The private houses of the Romans were relatively modest and simple building prior to the conquest of the East, when vast wealth began to pour into the city. Many houses of immense size were then erected, adorned with columns, paintings, statues, and costly works of art. Some of these houses are said to have cost as much as two million denarii.
The principal parts of a Roman house were the Vestibulum, Ostium, Atrium, Alae, Tabl�num, Fauces, and Peristylium. The Vestibulum (modern Vestibule) was a court surrounded by the house on three sides, and open on the fourth to the street. The Ostium corresponded in general to the modern front hallway. From it a door opened into the atrium, which was a large room with an opening in the centre of its roof, through which the rain-water was carried into a cistern placed in the floor under the opening. To the right and left of the atrium were side rooms called the alae (just like the Cavalry Alae units were used on the flanks), and the tablinum was a balcony attached to it. The passages from the atrium to the interior of the house were called fauces. The Peristylium, towards which these passages ran, was an open court surrounded by columns, decorated with flowers and shrubs. It was somewhat larger than the atrium.
The floors were covered with stone, marble, or mosaics. The walls were lined with marble slabs, or frescoed, while the ceilings were either bare, exposing the beams, or, in the finer houses, covered with ivory, gold, and frescoes.
The main rooms were lighted from above; the side rooms received their light from these, and not through windows looking into the street. The windows of rooms in upper stories were not supplied with glass until the time of the Empire. They were merely openings in the wall, covered with lattice-work. To heat a room, portable stoves were generally used, in which charcoal was burned. There were no chimneys, and the smoke passed out through the windows or the openings in the roofs. However, the wealthiest Romans used heated water supplies from natural springs or through the sewer system.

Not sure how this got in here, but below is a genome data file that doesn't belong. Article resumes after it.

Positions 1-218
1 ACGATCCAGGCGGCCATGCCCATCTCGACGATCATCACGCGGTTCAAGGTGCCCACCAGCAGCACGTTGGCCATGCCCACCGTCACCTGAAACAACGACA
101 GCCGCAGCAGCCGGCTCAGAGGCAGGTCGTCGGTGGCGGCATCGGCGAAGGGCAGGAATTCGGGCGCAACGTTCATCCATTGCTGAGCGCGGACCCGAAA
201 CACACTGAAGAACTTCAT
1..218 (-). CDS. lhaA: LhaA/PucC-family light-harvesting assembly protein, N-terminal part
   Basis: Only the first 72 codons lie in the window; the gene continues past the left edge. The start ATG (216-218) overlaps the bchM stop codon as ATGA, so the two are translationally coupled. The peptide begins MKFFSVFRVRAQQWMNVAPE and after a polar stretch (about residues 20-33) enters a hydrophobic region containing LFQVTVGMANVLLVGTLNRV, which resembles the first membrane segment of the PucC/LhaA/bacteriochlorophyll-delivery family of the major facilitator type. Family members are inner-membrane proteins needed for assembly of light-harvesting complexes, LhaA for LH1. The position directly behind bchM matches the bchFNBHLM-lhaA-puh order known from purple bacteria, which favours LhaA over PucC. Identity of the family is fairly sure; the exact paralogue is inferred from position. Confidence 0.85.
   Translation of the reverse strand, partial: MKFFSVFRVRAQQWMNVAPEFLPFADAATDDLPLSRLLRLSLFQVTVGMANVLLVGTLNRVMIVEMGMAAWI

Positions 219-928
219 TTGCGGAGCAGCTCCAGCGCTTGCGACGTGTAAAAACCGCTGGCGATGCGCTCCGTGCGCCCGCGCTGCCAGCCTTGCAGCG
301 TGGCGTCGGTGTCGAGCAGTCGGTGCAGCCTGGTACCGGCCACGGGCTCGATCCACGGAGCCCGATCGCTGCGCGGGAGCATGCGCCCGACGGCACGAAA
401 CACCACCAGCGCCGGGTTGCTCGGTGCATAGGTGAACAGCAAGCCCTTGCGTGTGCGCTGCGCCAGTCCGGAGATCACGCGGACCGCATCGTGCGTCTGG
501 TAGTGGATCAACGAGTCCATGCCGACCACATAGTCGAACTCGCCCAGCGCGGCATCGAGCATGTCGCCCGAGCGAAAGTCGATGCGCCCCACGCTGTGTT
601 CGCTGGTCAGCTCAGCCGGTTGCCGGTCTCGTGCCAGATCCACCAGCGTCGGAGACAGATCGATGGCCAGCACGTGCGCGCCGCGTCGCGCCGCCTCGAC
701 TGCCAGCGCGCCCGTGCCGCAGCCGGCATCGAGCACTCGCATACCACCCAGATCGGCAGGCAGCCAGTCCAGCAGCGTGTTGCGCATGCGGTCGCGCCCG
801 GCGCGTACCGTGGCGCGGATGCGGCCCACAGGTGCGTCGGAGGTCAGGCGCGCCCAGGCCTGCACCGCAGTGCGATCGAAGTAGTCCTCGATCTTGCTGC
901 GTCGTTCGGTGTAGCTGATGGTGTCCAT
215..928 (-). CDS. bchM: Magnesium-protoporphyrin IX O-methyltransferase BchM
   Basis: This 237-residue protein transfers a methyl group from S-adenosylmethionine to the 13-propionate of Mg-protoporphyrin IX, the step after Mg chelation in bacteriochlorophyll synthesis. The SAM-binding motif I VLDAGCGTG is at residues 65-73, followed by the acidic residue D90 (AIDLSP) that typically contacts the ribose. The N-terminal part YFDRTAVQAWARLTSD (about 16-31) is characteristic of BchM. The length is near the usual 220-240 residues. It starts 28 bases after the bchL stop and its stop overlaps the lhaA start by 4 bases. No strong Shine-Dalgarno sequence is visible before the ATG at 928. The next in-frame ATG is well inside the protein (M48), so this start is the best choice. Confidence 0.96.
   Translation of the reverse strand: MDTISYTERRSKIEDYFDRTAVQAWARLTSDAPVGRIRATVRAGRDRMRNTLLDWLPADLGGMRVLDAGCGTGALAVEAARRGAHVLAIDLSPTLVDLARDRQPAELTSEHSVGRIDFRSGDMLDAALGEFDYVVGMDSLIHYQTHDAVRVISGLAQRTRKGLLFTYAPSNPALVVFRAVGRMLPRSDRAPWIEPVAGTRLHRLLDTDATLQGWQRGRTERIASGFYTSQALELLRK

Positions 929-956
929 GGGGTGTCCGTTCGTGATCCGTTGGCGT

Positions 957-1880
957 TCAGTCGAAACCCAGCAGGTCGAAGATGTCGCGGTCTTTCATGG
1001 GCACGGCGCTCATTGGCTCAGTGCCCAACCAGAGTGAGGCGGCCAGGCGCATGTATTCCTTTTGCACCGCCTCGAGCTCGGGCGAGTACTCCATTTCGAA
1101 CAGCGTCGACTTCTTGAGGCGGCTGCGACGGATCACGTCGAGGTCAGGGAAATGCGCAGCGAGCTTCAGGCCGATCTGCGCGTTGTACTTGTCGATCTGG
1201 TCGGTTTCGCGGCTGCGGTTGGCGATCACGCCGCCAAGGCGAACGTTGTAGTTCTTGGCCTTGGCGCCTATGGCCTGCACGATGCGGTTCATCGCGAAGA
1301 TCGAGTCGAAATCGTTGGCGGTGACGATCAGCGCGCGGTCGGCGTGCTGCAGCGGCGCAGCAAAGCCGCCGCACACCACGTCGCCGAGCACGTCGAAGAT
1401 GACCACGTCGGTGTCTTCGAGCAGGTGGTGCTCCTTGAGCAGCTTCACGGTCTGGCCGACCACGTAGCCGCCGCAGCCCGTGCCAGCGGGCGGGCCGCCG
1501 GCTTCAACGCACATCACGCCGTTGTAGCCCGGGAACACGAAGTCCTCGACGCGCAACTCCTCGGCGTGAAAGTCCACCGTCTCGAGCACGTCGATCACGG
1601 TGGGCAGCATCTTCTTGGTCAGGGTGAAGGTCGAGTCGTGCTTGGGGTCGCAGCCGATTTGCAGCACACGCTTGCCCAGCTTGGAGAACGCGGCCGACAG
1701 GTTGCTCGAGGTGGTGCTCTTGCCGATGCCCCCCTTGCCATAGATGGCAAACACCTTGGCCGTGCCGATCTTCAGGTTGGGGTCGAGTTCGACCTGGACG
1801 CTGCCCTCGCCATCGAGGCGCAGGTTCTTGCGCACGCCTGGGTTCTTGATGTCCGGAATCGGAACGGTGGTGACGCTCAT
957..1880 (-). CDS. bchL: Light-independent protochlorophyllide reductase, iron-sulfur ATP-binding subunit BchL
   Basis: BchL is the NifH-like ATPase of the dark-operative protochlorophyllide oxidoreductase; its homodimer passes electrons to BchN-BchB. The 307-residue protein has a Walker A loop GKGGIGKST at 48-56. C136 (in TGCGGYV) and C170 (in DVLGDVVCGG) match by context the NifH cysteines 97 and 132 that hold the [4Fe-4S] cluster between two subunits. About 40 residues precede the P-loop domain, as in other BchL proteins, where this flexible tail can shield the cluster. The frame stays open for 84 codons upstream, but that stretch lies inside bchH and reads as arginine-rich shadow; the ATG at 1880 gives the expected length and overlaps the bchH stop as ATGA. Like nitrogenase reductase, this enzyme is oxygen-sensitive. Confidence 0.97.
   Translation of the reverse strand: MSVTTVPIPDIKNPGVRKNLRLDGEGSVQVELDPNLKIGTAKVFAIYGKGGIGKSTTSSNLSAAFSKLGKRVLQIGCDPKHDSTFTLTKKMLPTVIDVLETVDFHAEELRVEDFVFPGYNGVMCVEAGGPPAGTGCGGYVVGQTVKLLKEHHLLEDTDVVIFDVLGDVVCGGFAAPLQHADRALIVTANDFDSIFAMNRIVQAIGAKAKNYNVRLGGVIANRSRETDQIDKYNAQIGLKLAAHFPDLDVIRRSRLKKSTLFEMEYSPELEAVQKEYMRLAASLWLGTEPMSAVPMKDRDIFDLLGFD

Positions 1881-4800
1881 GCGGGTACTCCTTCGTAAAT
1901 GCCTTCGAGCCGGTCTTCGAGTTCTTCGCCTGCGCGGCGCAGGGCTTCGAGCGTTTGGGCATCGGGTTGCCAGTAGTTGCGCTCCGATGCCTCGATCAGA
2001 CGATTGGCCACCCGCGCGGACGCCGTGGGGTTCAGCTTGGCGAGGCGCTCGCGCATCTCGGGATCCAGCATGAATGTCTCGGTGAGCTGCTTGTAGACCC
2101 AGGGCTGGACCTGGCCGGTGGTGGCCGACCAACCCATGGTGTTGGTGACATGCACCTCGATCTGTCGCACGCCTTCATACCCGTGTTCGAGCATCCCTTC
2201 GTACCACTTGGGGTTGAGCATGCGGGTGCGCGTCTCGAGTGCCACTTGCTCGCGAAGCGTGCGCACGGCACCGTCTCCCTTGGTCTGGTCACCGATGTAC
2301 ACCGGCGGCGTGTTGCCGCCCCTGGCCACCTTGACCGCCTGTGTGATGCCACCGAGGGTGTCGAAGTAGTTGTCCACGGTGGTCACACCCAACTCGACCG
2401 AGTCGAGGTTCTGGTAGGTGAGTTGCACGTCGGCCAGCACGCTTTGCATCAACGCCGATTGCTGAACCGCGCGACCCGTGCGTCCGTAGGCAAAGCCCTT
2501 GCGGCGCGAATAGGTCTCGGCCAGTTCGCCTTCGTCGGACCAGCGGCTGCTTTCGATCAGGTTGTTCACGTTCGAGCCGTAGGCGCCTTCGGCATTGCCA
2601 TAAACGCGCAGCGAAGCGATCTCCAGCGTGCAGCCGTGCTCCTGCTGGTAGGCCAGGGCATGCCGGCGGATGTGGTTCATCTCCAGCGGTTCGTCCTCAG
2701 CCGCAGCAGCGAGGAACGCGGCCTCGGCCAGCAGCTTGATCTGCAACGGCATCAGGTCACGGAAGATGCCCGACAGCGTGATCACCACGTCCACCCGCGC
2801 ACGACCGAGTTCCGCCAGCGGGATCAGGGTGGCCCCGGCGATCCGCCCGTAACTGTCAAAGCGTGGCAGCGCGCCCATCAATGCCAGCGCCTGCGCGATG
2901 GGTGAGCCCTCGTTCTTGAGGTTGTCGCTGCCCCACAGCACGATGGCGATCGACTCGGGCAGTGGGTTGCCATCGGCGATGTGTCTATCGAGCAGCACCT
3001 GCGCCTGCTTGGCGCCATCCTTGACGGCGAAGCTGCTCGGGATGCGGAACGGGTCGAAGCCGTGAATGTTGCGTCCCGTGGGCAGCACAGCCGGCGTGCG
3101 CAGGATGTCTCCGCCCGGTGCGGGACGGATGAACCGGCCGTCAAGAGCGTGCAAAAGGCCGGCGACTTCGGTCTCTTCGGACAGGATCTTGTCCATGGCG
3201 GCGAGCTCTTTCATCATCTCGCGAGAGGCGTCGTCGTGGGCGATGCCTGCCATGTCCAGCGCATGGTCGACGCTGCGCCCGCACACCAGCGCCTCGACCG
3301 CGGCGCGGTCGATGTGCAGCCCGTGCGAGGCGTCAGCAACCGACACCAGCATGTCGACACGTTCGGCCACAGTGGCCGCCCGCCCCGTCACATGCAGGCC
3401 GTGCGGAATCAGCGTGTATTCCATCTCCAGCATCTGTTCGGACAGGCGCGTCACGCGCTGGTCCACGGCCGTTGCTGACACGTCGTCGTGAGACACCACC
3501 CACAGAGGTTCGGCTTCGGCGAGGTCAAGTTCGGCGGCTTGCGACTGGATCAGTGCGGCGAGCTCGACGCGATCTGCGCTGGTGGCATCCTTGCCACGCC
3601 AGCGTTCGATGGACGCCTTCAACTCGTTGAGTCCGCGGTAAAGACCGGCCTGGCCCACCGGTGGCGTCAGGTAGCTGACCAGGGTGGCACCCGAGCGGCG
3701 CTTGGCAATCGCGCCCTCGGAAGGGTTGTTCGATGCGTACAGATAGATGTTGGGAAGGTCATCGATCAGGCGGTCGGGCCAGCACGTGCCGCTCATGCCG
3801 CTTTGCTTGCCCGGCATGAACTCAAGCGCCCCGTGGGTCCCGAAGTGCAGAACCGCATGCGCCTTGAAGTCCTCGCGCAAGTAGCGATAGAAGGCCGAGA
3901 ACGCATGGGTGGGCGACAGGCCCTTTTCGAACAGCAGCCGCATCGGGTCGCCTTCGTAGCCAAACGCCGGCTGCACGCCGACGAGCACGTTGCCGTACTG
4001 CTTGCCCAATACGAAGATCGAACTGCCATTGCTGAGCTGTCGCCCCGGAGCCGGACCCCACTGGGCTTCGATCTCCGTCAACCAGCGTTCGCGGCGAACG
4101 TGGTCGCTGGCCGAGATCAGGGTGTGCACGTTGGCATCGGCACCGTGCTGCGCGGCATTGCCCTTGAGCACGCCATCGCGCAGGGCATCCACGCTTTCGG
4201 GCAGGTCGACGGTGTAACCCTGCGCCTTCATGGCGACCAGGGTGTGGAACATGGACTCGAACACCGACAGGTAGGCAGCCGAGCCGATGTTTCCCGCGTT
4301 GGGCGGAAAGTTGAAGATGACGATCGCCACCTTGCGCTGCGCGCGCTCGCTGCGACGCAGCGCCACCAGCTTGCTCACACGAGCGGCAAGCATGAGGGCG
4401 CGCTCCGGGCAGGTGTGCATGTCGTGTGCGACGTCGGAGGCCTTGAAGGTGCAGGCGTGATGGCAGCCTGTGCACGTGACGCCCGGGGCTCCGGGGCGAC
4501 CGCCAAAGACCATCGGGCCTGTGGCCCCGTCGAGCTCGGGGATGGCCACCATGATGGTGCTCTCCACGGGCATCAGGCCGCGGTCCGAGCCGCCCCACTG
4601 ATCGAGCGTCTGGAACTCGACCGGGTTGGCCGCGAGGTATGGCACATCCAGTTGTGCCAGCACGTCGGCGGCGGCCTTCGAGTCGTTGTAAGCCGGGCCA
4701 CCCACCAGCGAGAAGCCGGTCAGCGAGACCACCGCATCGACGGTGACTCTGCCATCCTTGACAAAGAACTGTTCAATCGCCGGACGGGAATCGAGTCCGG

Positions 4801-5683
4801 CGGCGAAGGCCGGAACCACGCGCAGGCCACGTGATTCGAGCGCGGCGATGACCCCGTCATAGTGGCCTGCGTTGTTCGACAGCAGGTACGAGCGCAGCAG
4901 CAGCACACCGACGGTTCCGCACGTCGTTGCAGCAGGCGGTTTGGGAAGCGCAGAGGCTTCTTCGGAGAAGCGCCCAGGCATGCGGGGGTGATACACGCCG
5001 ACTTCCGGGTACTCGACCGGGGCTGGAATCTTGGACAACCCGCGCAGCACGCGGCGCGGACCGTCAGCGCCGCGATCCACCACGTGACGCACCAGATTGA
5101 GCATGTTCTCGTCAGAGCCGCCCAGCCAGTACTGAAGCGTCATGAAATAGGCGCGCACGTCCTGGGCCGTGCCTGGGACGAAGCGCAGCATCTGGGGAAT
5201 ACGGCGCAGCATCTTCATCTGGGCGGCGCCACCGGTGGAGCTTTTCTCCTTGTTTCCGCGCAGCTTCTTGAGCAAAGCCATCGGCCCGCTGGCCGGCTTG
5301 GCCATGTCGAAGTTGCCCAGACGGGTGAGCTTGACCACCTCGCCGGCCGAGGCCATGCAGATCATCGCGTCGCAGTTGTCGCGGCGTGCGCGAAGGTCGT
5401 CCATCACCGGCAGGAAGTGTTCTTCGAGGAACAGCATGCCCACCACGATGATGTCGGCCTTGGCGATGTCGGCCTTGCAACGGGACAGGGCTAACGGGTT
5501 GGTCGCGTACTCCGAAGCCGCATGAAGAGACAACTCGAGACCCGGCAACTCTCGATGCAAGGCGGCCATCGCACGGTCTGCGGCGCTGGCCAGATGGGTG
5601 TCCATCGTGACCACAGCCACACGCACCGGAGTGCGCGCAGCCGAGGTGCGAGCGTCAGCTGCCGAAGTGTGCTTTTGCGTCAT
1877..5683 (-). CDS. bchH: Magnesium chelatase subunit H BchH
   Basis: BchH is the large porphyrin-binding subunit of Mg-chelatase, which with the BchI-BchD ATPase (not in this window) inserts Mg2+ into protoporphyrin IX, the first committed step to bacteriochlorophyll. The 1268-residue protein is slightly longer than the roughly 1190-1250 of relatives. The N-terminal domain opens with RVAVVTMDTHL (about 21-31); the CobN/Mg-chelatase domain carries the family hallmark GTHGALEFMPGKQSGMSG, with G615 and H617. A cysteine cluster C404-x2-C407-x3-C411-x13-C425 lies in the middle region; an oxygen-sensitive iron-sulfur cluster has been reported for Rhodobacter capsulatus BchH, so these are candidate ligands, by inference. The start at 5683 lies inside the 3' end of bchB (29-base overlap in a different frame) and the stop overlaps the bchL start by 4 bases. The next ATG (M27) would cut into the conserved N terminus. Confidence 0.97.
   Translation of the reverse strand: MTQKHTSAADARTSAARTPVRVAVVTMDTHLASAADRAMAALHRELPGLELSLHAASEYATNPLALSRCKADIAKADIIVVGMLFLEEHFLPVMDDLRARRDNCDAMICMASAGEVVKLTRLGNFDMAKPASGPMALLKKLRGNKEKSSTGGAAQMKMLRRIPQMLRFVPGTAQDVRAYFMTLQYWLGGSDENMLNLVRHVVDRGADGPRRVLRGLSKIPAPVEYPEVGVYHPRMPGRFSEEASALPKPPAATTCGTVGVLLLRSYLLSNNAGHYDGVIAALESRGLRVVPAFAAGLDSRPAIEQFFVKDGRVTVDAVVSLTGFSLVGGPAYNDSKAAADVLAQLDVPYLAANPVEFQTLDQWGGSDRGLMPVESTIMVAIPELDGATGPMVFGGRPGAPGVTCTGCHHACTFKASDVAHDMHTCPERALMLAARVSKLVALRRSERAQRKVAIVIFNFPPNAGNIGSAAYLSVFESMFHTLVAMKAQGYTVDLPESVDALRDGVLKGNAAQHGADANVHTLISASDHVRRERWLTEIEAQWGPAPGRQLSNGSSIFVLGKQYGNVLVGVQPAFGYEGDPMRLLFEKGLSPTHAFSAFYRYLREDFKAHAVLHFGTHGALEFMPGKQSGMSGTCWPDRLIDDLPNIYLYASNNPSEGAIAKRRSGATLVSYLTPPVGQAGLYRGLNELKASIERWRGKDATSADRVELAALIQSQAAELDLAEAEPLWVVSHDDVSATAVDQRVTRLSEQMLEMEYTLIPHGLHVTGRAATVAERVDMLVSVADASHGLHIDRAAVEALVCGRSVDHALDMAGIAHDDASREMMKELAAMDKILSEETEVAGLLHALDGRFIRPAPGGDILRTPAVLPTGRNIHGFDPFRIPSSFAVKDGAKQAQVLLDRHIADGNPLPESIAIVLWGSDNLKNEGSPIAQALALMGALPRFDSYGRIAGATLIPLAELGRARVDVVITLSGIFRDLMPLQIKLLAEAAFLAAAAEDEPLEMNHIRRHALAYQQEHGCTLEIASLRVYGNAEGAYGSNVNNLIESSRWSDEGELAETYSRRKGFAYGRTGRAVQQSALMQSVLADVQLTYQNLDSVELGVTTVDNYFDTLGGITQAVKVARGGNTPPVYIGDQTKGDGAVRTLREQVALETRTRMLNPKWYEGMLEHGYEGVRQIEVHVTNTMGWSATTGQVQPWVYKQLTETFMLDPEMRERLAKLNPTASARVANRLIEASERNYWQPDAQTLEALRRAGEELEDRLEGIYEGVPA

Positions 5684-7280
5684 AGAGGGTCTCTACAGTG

The rooms of the wealthy were furnished with great splendor. The walls were frescoed with scenes from Greek mythology, landscapes, etc. In the vestibules were fine sculptures, costly marble walls, and doors ornamented with gold, silver, and rare shells. There were expensive rugs from the East, and, in fact, everything that could be obtained likely to add to the attractiveness of the room.
Candles were used in early times, but later the wealthy used lamps, which were made of terra-cotta or bronze. They were mostly oval, flat on the top, often with figures in relief. In them were one or more round holes to admit the wick. They either rested on tables, or were suspended by chains from the ceiling.
The common classes lived in apartment like buildings called the insula. These buildings were situated to cover an entire city block, with residential homes in the interior and commercial shops, restaurants, markets or various organized clubs around the street sides.